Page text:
Resources for counseling and mental health issues
Health Issues and College Students: What Advisors Can Do
by: Ruth Harper and Meghan Peterson
health is clearly linked to retention and academic performance (Backels
& Wheeler, 2001). Academic advisors find that mental health
issues interfere with student success more than ever before. Young
(2004) brought these issues to light in The Chronicle of Higher
Education article, 'Prozac Campus.' Today several excellent
resources are available to advisors who want to be informed and
capable to assist the students who struggle with these problems.
faculty and staff members note that complex and even clinical issues
are more prevalent among the students they teach and advise. Kadison
& DiGeronimo (2004), in the recent book College of the Overwhelmed:
The Campus Mental Health Crisis and What to Do About It, confirm
that a rising number of students are coping with depression, anxiety,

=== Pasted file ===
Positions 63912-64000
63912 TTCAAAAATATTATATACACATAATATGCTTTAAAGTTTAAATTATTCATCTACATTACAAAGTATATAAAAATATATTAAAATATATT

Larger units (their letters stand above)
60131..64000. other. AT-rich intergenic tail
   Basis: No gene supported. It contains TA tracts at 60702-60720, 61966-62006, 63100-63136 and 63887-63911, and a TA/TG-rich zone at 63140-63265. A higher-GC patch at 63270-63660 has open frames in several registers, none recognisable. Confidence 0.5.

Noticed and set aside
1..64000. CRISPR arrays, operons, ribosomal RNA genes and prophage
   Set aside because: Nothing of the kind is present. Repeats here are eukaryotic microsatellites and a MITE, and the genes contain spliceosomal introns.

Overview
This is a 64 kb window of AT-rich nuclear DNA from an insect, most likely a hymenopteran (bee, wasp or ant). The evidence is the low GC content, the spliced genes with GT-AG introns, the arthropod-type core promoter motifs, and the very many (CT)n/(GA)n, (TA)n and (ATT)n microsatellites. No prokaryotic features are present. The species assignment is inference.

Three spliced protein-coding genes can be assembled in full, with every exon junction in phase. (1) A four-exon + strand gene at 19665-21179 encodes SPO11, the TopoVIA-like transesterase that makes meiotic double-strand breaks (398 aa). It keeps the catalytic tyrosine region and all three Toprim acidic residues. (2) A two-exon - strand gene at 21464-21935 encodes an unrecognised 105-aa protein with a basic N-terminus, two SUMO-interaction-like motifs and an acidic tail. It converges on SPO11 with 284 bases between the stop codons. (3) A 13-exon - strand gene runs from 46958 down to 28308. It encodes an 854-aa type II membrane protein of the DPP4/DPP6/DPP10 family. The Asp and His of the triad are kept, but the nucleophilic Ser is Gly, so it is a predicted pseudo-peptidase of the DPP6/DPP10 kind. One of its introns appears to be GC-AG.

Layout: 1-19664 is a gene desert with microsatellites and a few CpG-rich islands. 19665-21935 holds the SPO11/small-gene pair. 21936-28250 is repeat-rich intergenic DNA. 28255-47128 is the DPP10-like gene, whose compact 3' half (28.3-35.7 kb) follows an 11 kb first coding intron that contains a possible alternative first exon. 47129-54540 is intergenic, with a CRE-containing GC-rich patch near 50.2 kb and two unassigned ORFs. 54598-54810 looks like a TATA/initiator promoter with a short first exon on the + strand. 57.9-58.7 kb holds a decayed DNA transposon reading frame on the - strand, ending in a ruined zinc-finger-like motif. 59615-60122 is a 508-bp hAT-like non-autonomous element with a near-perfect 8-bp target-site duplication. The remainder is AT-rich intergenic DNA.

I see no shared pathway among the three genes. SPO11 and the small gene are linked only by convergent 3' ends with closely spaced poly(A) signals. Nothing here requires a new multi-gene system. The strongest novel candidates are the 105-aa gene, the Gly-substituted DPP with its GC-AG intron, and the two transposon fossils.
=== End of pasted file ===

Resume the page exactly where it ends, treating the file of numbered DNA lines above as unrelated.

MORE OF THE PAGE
and other major mental health challenges.
counseling centers across the country report increased frequency
and severity of students' mental health concerns. Two major studies
document these observations. At Kansas State University,
counseling center staff conducted a retrospective analysis of client
problems over 13 years (Benton, Robertson, Tseng,Newton,
2003). Corroborating their suspicions, the K-State researchers found
a significant increase in student psychopathology in 14 out of 19
areas, e.g., depression, suicidal thoughts, sexual assaults, personality
disorders, and the like. Kitzrow (2003) published a literature review
related to the mental health needs of today's college students.
Citing a survey of directors of college counseling centers, Kitzrow
reported that from 1996 - 2001, 85% saw more severe psychological
problems. In addition, respondents described more cases of learning
disabilities, self-injury incidents, eating disorders, alcohol and
drug use, warnings to third parties, and stalking.
are students so anxious and depressed? Today's students deal with
cross-cultural issues, family dysfunction, poor frustration tolerance,
experimentation with drugs and alcohol, and weak interpersonal attachments
(Kitzrow, 2003). Greg Kneser, Dean of Students at St. Olaf College